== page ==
In the TEAS·F3-FPP complex (18), we observe a well-ordered diphosphate binding pocket; the A-C loop and the NH2-terminal segment exhibit well-defined electron density, the A-C loop translates toward the active site, and there is strong electron density for the F3-FPP diphosphate moiety. The hydrophobic pocket, however, remains flexible; the J-K loop and the F3-FPP farnesyl chain are disordered (Fig.2, bottom panel).

The positions of the two analogs in the TEAS active site suggest a binding mode for the natural substrate FPP that is consistent with the known product specificity of TEAS. Both the phosphonate of FHP and the β-phosphate of F3-FPP reside in nearly identical positions between Mgb 2+ and Mgc 2+; the C1 hydroxyl of FHP also lies near the position of the α-phosphate of F3-FPP, near Mgc 2+. Utilizing these structural constraints, we modeled the binding mode for FPP (Fig.3A). This model of TEAS complexed with its natural substrate defines our proposed catalytic mechanisms for 5-epi-aristolochene biosynthesis in TEAS, and vetispiradiene biosynthesis in the related enzyme HVS, that are consistent with the cyclization pathways proposed on the basis of biochemical data (9).

Figure 3

Proposed catalytic mechanisms of TEAS and HVS based on the TEAS crystal structures. (A) through (F) are reaction steps common to both TEAS and HVS. (G1 ) through (I1 ) are specific to TEAS, and (G2 ) through (I2 ) are specific to HVS. Carbocations are yellow, protons are light blue, and aromatic quadrupoles are indicated with purple lines. Intermediate structures are numbered according to the acyclic precursor, FPP (A). Figure was generated with Chem3D (CambridgeSoft).

In our proposed mechanism, as diphosphate is generated (Fig. 3A), its additional negative charge would be offset by interactions with the three Mg2+ ions, Arg264, and Arg441. This concentrated region of positive charge may serve to direct the diphosphate away from the hydrophobic pocket where a number of highly reactive carbocations form throughout the reaction. The released diphosphate, if not constrained, would likely capture the newly formed allylic carbocation at C1 or C3, thereby regenerating FPP (C1 attack) or its tertiary allylic isomer nerolidyl diphosphate (C3 attack). The allylic carbocation of the intermediate is positioned near the main chain carbonyl oxygens of residues 401 and 402 at the kink in helix G. These carbonyls are not involved in hydrogen bonding within the helix; instead, their dipole moments are directed toward the positive charge delocalized over C1, C2, and C3. Movement of the allylic carbocation deeper into the active site would improve this dipolar stabilization by positioning the carbocation closer to the peptide carbonyls of residues 401 and 402 as well as closer to the dipole of Thr403 hydroxyl group (Fig. 3B). Just as the Mg2+ and arginines directed the diphosphate away from the active site, these dipoles would direct the cationic end of the farnesyl chain into the hydrophobic active site, poised for attack on C10.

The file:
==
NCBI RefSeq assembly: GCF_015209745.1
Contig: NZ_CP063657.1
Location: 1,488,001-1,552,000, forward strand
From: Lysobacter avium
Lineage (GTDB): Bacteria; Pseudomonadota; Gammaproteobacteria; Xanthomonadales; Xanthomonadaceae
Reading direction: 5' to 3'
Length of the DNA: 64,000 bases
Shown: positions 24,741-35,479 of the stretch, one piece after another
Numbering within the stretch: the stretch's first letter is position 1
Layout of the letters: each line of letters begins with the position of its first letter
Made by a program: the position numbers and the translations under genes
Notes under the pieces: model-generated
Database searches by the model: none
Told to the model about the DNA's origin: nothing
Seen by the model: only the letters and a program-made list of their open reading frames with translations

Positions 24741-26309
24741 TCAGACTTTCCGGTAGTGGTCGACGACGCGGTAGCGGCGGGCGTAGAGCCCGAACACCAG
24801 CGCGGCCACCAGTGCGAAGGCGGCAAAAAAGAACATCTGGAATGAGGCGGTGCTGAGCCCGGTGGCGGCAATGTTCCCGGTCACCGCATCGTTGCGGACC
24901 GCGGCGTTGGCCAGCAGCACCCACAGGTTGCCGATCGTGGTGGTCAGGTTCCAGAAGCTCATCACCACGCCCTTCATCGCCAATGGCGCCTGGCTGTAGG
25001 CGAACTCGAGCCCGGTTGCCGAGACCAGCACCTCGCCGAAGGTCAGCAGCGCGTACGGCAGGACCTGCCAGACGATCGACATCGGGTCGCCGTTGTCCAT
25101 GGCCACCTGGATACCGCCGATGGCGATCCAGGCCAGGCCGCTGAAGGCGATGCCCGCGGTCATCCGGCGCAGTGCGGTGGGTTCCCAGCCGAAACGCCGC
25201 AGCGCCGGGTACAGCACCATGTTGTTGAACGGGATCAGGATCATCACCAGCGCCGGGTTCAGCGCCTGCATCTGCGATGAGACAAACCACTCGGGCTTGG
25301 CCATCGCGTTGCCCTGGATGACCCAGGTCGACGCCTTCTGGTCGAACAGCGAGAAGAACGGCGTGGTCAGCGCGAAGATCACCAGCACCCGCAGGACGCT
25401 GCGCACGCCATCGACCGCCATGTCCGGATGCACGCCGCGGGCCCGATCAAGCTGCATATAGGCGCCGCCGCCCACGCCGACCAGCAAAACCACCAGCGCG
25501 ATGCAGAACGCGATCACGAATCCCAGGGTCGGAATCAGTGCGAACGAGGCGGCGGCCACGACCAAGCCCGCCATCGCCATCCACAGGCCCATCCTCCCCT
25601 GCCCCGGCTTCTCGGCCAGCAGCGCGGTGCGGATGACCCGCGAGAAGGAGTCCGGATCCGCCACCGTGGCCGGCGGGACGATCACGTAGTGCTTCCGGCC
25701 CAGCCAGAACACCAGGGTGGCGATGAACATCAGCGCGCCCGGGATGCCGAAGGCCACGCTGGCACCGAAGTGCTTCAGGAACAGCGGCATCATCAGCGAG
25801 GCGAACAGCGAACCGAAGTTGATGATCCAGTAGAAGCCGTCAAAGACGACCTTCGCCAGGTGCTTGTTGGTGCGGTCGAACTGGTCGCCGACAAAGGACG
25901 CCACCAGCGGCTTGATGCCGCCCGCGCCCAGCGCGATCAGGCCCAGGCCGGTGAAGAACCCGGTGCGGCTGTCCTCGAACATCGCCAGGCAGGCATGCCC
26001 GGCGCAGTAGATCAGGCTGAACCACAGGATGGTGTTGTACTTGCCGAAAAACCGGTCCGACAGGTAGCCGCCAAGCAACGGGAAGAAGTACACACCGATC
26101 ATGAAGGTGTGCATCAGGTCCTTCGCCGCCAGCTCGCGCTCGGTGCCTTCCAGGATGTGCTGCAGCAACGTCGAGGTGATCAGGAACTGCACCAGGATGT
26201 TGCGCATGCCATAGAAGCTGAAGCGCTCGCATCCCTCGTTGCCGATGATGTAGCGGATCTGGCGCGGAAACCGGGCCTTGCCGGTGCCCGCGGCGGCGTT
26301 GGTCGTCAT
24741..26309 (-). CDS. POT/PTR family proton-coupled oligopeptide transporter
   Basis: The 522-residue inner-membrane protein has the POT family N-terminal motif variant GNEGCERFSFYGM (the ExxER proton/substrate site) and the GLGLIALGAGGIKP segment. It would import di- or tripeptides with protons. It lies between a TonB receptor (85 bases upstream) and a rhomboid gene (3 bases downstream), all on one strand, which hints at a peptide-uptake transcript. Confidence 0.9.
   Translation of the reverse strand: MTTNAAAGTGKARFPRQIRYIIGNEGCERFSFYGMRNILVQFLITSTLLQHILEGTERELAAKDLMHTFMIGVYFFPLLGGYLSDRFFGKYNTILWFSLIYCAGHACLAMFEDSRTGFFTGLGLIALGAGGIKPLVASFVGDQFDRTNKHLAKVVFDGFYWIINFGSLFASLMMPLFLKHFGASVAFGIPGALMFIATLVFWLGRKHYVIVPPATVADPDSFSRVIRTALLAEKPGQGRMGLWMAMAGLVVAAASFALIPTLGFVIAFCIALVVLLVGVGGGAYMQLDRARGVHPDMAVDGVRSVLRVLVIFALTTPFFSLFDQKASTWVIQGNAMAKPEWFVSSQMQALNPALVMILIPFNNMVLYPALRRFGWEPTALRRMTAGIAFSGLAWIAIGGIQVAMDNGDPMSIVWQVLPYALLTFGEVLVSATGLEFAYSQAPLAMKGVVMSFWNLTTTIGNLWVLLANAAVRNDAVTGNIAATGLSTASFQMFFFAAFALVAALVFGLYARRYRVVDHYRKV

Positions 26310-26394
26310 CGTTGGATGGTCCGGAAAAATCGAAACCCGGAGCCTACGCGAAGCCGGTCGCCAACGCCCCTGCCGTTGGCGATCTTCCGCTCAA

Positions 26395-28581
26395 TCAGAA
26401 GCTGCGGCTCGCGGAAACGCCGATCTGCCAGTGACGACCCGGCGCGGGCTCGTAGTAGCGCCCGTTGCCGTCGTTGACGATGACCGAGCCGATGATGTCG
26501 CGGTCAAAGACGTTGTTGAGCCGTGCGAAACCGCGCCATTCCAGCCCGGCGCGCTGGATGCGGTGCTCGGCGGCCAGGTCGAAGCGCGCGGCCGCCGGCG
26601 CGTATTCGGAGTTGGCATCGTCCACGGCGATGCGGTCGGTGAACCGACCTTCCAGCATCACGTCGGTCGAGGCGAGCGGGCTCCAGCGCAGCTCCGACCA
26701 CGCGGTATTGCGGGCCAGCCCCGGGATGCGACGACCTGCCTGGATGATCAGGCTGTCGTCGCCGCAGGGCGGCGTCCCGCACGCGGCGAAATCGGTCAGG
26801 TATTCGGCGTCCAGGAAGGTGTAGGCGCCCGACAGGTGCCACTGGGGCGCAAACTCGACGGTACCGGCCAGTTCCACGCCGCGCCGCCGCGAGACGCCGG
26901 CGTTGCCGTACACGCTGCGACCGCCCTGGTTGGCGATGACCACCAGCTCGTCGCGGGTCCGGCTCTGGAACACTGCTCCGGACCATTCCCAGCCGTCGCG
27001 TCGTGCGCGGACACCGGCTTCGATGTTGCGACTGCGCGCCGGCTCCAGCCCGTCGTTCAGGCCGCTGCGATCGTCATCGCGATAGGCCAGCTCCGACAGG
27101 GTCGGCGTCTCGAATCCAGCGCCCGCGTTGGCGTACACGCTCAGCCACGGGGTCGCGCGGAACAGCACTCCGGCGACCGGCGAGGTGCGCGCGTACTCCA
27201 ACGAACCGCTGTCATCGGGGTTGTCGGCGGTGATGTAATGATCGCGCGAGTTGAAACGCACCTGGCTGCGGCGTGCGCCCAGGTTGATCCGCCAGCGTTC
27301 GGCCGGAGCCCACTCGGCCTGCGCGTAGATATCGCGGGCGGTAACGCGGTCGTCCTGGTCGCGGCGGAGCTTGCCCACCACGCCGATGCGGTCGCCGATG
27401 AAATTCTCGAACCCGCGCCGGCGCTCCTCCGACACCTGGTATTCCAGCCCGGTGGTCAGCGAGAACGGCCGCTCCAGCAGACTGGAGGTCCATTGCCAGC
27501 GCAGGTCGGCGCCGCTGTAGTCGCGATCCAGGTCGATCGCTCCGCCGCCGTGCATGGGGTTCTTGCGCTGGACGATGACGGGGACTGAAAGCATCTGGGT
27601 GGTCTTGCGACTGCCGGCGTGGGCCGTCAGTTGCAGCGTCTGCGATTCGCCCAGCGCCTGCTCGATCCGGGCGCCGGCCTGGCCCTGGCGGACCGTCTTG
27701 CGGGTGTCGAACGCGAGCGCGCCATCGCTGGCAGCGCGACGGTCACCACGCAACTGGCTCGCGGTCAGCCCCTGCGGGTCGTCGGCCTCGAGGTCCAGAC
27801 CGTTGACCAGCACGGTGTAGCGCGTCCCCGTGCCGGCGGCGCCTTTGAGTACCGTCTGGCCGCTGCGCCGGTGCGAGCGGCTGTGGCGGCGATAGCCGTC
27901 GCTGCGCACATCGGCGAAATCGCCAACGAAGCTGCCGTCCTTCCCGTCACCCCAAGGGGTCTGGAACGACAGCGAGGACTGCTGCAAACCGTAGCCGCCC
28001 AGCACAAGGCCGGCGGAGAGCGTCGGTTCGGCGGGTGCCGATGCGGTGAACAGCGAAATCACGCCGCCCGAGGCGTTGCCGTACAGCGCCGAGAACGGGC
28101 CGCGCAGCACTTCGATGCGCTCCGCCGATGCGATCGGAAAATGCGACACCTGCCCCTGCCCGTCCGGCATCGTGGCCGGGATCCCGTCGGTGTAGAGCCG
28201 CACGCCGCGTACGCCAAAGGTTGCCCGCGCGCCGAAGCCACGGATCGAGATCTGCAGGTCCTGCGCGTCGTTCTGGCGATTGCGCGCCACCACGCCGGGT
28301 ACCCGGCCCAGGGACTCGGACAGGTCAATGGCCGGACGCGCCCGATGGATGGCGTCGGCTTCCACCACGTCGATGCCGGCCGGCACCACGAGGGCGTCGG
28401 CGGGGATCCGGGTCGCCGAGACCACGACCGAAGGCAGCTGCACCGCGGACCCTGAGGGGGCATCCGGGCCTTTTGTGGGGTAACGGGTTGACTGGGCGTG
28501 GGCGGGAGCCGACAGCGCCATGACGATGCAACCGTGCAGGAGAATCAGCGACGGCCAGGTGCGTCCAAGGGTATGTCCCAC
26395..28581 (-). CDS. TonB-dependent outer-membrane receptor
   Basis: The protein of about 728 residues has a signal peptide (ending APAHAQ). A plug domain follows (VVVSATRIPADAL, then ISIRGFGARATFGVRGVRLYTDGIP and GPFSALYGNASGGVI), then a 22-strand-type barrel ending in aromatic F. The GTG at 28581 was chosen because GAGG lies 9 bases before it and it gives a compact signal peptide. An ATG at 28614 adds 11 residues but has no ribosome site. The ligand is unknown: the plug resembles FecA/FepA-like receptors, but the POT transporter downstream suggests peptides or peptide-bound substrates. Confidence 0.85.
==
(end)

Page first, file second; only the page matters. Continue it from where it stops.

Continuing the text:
Once C1 has been positioned near the π orbitals of the C10–C11 bond, electrophilic attack at C10 would create a C1–C10 bond and a tertiary carbocation on C11 (Fig. 3C). The quadrupole of Tyr527 is nicely positioned to stabilize the positive charge on C11. In turn, the newly formed carbocation at C11 will substantially increase the acidity of the C12 and C13 methyl protons. As modeled, the carboxyl group of Asp525 would abstract a proton from C13 (cis methyl group) leading to the formation of a neutral germacrene intermediate (Fig. 3D).

Subsequently, the reaction requires proton addition at C6. In the closed conformation observed in the TEAS·FHP complex, an Asp444-Tyr520-Asp525 triad organizes on the interior surface of the active site as the J/K loop, containing Tyr520 and Asp525, clamps over the active site. A carboxyl oxygen from each Asp side chain is within hydrogen bonding distance of Tyr520's hydroxyl group (Fig. 2, top panel). In the proposed TEAS·germacrene complex, the Tyr520 hydroxyl group also resides near C6 of germacrene (Fig. 3D). In our proposed reaction scheme, the carboxyl group of Asp444 would remove the hydroxyl proton from Tyr520. At the same time, the phenolic oxygen at Tyr520 would accept a proton from Asp525. Tyr520 then could donate this newly positioned proton to the double bond of germacrene at C6 (Fig.3E). In a concerted fashion, Tyr520 would re-accept the proton currently on the Asp444 carboxyl group. Concomitant with the C6 protonation by Tyr520, germacrene would undergo a second ring closure as the π orbitals on C2 and C7 line up for the formation of the C2–C7 sigma bond. The resulting bicyclic eudesmane carbocation intermediate (Fig. 3F) with the positive charge on C3 would be stabilized by the summed dipoles of the main chain carbonyls of residues 401 and 402 and the Thr403 hydroxyl group.